Jun 15, 2018 rated it really liked it
Another excellent book in the Horus Heresy series. This was possibly my favourite so far, but I could definitely see it as one that others may prefer to skip. It's a classic Faustian story that shows us the horrific effects Chaos can have on Mankind. The side-story focuses on the artists on-board the Emperor's Children's flagship, and uses the idea of the pursuit of the perfect piece of art and the extreme places this may lead to mirror the story of Fulgrim and his troops' own experiments with C ...more
Jan 12, 2019 rated it really liked it
Well that escalated quickly.

Review later
Mar 05, 2016 rated it really liked it
Fulgrim, the titular primarch of the III Legion (Emperor's Children), is supposed to be the aspect of The Emperor's perfection. But he is not The Emperor, so he is imperfect, but that won't stop him and the space marines he leads from trying to be. Stan Bush tells us "it's not the destination, it's what you find along the road", but neither the primarch nor the astartes of the Emperor's Children seem able to grasp this subtle truth. Their worldview contains a critical flaw, and all the overlappi ...more
Jan 06, 2010 rated it really liked it
Shelves: sci-fi, warhammer-40k
This review has been hidden because it contains spoilers. To view it, click here.
Unfortunately for the Horus Heresy series this is where it really starts to repeat itself. While The Flight of the Eisenstein was just the same story as in the previous books, it was still fresh because it was the first time we really stepped out of the established characters and followed some one totally new who really comes into his own at the end of the story. The plot and the writing was also good enough for it to still feel new.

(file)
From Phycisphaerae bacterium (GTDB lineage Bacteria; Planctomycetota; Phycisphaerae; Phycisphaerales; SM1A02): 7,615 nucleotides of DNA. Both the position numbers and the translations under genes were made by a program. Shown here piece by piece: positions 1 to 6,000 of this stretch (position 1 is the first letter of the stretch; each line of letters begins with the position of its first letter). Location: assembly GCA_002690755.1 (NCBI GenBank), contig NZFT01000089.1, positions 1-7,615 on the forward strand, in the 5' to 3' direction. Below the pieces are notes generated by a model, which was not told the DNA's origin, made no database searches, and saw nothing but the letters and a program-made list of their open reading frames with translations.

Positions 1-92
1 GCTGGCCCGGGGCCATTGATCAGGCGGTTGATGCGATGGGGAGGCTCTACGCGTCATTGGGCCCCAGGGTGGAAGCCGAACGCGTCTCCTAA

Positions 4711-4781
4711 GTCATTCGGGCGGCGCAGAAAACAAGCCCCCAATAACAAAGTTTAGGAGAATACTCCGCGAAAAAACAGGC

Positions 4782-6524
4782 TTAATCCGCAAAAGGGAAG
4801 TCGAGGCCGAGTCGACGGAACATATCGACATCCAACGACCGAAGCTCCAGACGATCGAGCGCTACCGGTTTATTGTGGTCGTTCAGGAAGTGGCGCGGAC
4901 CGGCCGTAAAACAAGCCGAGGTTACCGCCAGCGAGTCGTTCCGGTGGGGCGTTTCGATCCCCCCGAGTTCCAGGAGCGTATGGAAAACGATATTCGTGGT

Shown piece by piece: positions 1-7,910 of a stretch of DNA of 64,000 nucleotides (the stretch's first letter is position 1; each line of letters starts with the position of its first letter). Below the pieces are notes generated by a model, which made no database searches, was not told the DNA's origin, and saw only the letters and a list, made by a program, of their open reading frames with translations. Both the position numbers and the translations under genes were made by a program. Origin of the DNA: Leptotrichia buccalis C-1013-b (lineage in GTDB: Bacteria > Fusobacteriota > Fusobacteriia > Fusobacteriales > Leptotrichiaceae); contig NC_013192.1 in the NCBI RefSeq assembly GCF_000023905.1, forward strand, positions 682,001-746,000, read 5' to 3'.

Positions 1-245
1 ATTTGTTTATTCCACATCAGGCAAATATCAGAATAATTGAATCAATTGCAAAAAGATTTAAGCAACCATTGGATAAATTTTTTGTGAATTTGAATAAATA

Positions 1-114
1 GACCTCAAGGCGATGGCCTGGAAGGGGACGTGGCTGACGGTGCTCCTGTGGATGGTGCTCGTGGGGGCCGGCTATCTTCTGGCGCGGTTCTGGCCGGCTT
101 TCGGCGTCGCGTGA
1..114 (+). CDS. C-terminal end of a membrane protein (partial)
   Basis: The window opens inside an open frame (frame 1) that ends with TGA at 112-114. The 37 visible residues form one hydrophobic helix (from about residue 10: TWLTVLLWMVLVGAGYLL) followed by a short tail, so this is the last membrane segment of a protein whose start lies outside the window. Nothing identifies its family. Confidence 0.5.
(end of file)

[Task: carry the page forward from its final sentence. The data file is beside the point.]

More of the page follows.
Fulgrim, however, feels very much like the same story just told
Rob Hayes
Sep 13, 2019 rated it liked it
Not gonna be a long review on this one.

I'll start by saying the narration was mostly excellent with some pretty terrible female voices. Apart from that, very well done.

This is book 5, but should probably be book 4 in the series. It gives a lot of back story to the Emperor's Children and Fulgrim himself and does a great job of setting up the conflict inside of him. It also culminates in a section that follows on directly from book 3 in the series.

The book is chocked full of purple prose, self co
Jun 11, 2021 rated it it was amazing
The 'Maraviglia' chapter near the end of this excellent book..OMG!!
Graham McNeill certainly has a talent for writing Horror with a capital 'H'.

'My Emperor's Children,' said Fulgrim, 'what sweet music they make.'
Aug 30, 2021 rated it liked it
this universe, and this book in particular, are amazingly fucked up
Nov 15, 2012 rated it it was amazing
The perfect brother falls...

We have struggled for months to accomplish this task on our own when it should have been clear that we could not. In all things we strive to eradicate weakness, but it is not weakness to ask for help, my brothers. It is weakness to deny that help is needed.

Julius laughed and said, ‘Get some sleep, Solomon, you understand? Or did that crash scramble your brains too?’ ‘Sleep?’ said Solomon, slumping back onto the bed. ‘I’ll sleep when I’m dead.’

(...) a truth that is tol
Dylan Murphy
When I first read Fulgrim a few years ago, it cemented itself as my favourite book of all time. Reading it again in the glorious hardcover collector's edition complete with some awesome(and some ok) internal artwork as well as an author afterword was just as amazing as I remember.